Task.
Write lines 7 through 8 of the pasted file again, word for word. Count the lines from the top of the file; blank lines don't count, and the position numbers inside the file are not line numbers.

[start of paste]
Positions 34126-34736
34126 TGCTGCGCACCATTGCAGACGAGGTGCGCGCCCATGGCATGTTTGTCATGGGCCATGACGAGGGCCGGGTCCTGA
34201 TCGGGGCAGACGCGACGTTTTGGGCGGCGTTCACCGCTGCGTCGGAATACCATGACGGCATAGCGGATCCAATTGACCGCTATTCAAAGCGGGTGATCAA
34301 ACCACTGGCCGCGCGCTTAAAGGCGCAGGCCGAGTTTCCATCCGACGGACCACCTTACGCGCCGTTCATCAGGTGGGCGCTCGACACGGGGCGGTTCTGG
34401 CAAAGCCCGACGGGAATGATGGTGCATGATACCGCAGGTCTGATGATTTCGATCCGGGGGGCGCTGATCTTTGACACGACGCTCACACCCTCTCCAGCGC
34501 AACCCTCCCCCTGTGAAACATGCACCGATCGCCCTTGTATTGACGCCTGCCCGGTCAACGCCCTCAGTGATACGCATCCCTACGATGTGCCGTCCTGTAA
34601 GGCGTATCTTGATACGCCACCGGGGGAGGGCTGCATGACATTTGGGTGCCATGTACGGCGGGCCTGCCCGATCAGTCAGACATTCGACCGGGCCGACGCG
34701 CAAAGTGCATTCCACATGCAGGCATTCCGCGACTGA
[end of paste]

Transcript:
34601 GGCGTATCTTGATACGCCACCGGGGGAGGGCTGCATGACATTTGGGTGCCATGTACGGCGGGCCTGCCCGATCAGTCAGACATTCGACCGGGCCGACGCG
34701 CAAAGTGCATTCCACATGCAGGCATTCCGCGACTGA